Don’t rush through. Single Arm Farmer’s Walk can be done for time or for distance. If going for distance, it should not be a speed walk to cover the ground as fast as possible. Stay under control and focus on form.
One of the simplest exercises you can do in a weight room is a Bar Hang. It’s exactly what it sounds like, grab a pull-up bar and hang from it.
Don’t let its simplicity fool you though, Bar Hangs are extremely effective at developing grip strength. They can also help improve shoulder stabilization as well, two core components of a Farmer’s Walk.
If your biggest issue is that you don’t have the ability or room to walk around with weights, then Deadlift Holds may serve as a good replacement.
Find a weight that you can hold for about 30 seconds to 1 minute. Load that weight onto the bar, stand tall with it and hold it. You’ll get almost all of the same benefits as a Farmer’s Walk without having to walk anywhere.
Pro Tip: You don’t actually have to deadlift the weight. Use the safety pins in a squat rack to put the bar at about mid-thigh height and pick the bar up from there.
If you want to take your Bar Hangs to the next level, try Towel Pull-ups. In addition to all the great benefits you get from pull-ups, Towel Pull-ups will be extremely challenging to your grip strength.
- Pull Up Bar (Either as part of a rack or a wall-mounted bar)
- Pair of towels
- Wrap two towels about shoulder-width around a pull-up bar.
- Use a bench to get to the bar if it is too high.
- Grab the towels, engage the core muscles and do not cross your legs.
- Engage the upper back and pull up until your chin is over the bar*.
- Pause for 1 second with your chin over the bar.
- Slowly lower yourself back to the starting position.
*When doing Towel Pull-ups, there is a good chance that you’ll be gripping the towels too far below the bar to then be able to get your chin over the bar. In this case, try to pull your chin higher than your hands at the top of the rep.
Make sure to test the integrity of your towels every time before using them. Towels can and will rip, especially if they are cheap and/or older towels. (Which is oftentimes the case for towels that are relegated for the gym)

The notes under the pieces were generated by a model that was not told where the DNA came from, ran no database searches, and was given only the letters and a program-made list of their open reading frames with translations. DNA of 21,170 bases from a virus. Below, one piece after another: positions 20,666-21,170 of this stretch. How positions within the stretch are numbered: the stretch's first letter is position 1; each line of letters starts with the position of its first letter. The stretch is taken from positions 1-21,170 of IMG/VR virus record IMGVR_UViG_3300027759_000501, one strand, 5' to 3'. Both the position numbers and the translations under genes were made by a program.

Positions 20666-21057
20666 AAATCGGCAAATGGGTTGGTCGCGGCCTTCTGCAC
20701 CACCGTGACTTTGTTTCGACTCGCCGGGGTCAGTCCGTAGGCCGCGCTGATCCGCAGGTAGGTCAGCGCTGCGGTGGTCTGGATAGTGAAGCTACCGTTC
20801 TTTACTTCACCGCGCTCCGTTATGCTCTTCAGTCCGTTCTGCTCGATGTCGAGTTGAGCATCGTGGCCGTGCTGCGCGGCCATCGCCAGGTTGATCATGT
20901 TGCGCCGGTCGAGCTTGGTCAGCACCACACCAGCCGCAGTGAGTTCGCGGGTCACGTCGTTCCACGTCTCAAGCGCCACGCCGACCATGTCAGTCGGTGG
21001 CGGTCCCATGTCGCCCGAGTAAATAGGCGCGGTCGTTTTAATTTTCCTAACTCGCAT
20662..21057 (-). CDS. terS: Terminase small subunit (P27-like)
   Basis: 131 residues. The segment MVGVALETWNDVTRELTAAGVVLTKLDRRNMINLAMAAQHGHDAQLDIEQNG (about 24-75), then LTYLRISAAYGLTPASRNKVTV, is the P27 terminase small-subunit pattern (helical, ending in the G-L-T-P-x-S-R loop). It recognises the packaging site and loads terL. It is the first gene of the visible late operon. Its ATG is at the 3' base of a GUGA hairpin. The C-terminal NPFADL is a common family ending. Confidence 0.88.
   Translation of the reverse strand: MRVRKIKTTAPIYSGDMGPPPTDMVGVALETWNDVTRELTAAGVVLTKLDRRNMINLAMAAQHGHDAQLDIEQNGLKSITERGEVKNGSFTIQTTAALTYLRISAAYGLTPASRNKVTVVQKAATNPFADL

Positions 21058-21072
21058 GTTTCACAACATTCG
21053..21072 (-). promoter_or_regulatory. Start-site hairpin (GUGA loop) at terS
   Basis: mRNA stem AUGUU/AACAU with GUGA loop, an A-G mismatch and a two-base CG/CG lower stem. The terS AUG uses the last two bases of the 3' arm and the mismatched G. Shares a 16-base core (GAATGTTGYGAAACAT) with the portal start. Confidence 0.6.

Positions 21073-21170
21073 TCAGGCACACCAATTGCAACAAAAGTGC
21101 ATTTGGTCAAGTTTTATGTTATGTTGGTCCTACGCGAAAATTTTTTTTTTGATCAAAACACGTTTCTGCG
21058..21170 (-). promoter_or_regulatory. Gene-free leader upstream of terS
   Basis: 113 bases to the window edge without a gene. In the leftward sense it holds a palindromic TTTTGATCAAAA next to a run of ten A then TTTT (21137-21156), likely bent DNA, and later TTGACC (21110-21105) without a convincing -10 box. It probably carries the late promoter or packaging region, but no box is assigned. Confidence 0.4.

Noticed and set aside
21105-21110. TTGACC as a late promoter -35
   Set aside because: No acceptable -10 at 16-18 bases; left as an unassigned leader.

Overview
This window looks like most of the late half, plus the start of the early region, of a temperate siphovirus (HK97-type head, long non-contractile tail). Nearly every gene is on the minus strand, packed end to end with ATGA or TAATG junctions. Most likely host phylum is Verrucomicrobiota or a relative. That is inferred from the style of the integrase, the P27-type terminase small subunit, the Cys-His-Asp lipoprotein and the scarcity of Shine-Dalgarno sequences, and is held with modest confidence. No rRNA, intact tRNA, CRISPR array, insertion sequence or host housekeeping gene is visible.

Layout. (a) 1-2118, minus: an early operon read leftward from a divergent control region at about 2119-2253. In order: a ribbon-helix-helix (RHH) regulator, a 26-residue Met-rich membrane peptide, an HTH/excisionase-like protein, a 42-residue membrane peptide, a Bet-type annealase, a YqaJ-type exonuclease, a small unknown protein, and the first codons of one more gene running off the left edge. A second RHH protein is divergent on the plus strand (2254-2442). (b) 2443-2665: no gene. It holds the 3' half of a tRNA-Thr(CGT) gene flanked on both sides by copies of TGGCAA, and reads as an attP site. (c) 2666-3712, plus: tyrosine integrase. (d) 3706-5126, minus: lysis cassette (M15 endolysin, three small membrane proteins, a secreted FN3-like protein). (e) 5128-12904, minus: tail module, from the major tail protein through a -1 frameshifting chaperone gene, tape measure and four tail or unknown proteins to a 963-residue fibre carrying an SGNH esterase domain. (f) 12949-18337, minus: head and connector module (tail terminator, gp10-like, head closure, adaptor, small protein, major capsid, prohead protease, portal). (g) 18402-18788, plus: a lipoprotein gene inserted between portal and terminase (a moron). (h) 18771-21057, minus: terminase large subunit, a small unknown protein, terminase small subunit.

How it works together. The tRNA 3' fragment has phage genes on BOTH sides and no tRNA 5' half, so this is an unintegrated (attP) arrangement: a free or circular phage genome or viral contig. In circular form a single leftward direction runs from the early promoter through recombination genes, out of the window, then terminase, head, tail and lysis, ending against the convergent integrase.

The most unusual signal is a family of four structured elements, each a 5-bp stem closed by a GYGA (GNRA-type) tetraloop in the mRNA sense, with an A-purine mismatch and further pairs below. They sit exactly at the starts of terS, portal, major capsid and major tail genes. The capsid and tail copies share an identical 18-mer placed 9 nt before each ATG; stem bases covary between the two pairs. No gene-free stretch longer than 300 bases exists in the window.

Reverse Cable Curl
Imagine a situation where you’re equipment options are a cable machine and some light dumbbells. You guessed it, you’re in a hotel gym. Don’t worry, all is not lost, Utilize that cable machine and try Reverse Cable Curls.
- Pulley Machine
- Slide the pin to the bottom of the cable machine.
- Hook a straight bar attachment onto the cable.
- Grab the attachment with an overhand grip (pronated) and stand about a half step away from the machine – just enough room where you won’t hit it as you curl.
- Stand tall with good posture and a slight bend in the knee.
- Flex the biceps and curl the attachment up towards the shoulders, squeezing the biceps at the top of the movement.
- Lower back to the starting position under control.
- Continue until all reps are completed and then gently lower the attachment back down to the floor.
Don’t just let the attachment go at the end of your set and allow the attachment to go flying and slam back into the machine. This will obviously tear the machine up. It astonishes me that people would disrespect equipment like that, but unfortunately, I see it happen all the time.
Using Fat Gripz
My last alternative isn’t an exercise, it’s a product. I mentioned using Fat Gripz at the top of this article for increasing the difficulty of lighter dumbbells. That’s just one example of the versatility of Fat Gripz.
Fat Gripz are, in my opinion, the best investment you can make into improving your grip strength. They’re thick silicone molds that you can easily place onto any barbell, pull-up bar or dumbbell.
This can turn any row or curl into a serious challenge for your grip. At every school I’ve worked at, we would have a bucket of Fat Gripz and would use them quite often in our programming.
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I love Farmer’s Walks both grip development and as a great trap, shoulder and core finisher. However, I understand that sometimes you may need an alternative for Farmer’s Walks.
Maybe you don’t have the ability to go walking around your weight room with weights in hand or maybe you just want to add some variety to your workout.
Hopefully, at least one of the ideas I’ve listed here works as a good alternative exercise for what you were looking for.